10 Books We Can’t Wait to Read in August
Summertiiiime and the living reading is easy fabulous. This month, expect a new thriller from Paula Hawkins, a glamorous novel about the Ziegfeld Follies and memoirs about broken healthcare systems, dating apps, grief and ballet.
1. In the Country of Others by Leila Slimani
Slimani’s first novel since the bestselling The Perfect Nanny draws on the author’s own inspiring family story. Mathilde is a young Frenchwoman who falls in love with Amine, a handsome Moroccan soldier in the French army during World War II. After the war, the couple settles in Morocco, where Mathilde feels increasingly isolated. She defies the country’s chauvinism, however, when she begins to offer medical services to the rural population. Don’t expect a neat ending; this is the first volume in a planned trilogy about race, resilience and women's empowerment.
2. The Other Me by Sarah Zachrich Jeng
Kelly is a free-spirited artist in Chicago. In the blink of an eye, she’s mysteriously transported to her Michigan hometown and her life is unrecognizable: She has 12 years of the wrong memories in her head and she's married to a man she barely knew in high school. She races to get her life back together, but the closer she gets to putting the pieces together, the more her reality seems to shift.
3. Ladyparts: A Memoir by Deborah Copaken
Twenty years after publishing her memoir Shutterbabe, Copaken is broke, getting divorced and fighting on sexism's battlefield as she heads to the hospital in an UberPool. Ladyparts is an examination of the female body and the body politic of womanhood in America, touching on single motherhood, a broken healthcare system, unaffordable childcare, ageism, sexism and more.
4. Ghosts by Dolly Alderton
In the latest from Alderton (Everything I Know About Love), Nina is happily single. She owns an apartment, is about to publish her second book and has tons of friends. When she downloads a dating app just to see what’s out there, she meets a great guy, Max, on her first date. But when Max ghosts her, Nina is forced to deal with everything she's been trying so hard to ignore, from her father's Alzheimer's to her editor’s hatred for her new book idea.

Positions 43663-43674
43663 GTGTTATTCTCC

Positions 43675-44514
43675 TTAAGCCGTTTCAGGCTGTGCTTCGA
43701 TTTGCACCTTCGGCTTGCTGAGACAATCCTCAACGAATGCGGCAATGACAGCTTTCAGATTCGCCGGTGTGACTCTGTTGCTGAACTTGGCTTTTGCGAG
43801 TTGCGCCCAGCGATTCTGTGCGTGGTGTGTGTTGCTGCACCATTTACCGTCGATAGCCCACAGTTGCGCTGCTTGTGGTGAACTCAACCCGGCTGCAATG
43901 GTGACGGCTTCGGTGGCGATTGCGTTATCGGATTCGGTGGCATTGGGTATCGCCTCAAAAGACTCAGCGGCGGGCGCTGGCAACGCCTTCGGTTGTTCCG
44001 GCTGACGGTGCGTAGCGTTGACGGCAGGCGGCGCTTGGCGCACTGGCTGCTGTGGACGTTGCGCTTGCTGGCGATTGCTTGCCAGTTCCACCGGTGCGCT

5. Songs for the Flames: Stories by Juan Gabriel Vasquez
In this morally complex story collection, characters in varying places in their lives are touched by violence, whether directly or indirectly. In one story, a photographer becomes obsessed with the traumatic past that an elegant woman would rather leave behind. In another, the search for a book leads a writer to the fascinating story of why a woman is buried next to a graveyard, rather than in it.
6. Seeing Ghosts: A Memoir by Kat Chow
Kat Chow has always been unusually fixated on death, worrying constantly about her parents—especially her vivacious mother—dying. After her mother dies unexpectedly from cancer, Chow, her sisters and their father are plunged into a debilitating, lonely grief. In this debut memoir, Chow weaves together a story of the grief that follows her extended family as they emigrate from China and Hong Kong to Cuba and America.
7. A Slow Fire Burning by Paula Hawkins
Calling all thriller fans: Hawkins (The Girl on the Train) is back with another page-turner, this time about a young man found gruesomely murdered in a London houseboat and three women who are connected to the victim: Laura, the troubled one-night-stand last seen in the victim's home, Carla, his grief-stricken aunt and Miriam, the nosy neighbor clearly keeping secrets from the police. Expect twists, turns and, yes, murder.
8. The Show Girl by Nicola Harrison
In 1927, a young woman named Olive moves from Minneapolis to New York City, determined to become a star in the Ziegfeld Follies. Once she makes it, the glamour and excitement is everything she imagined and more. Then she meets Archie, a handsome, wealthy man who seems to support her modern life. But when she accepts his proposal of marriage, he starts to change his tune, and Olive has to decide if she’s willing to sacrifice the life she loves for the man she loves.
9. The Almost Legendary Morris Sisters by Julie Klam
Part memoir and part confessional, The Almost Legendary Morris Sisters follows Klam as she digs into the past of her cousins and grandmother: the Morris sisters. According to family lore, the sisters lived fascinating lives in New York City. But as Klam begins to sort through her research, she realizes the tales are almost entirely false. Still, it’s a funny true story of one writer's journey into her family's past, the truths she brings to light and what she learns about herself along the way.
10. Center Center: A Funny, Sexy, Sad Almost-Memoir of a Boy in Ballet by James Whiteside
James Whiteside is an American Ballet Theatre principal dancer who's redefining what it means to be a man in ballet. His memoir in essays explains in absurd detail how he got to be a primo ballerina—including musings on the tragically fated childhood pets who taught him how to feel, ill-advised partying at summer dance camps and imagined fantastical run-ins with Jesus on Grindr. Overall, it’s an unapologetic celebration of queerness, self-expression, friendship, pushing boundaries and more.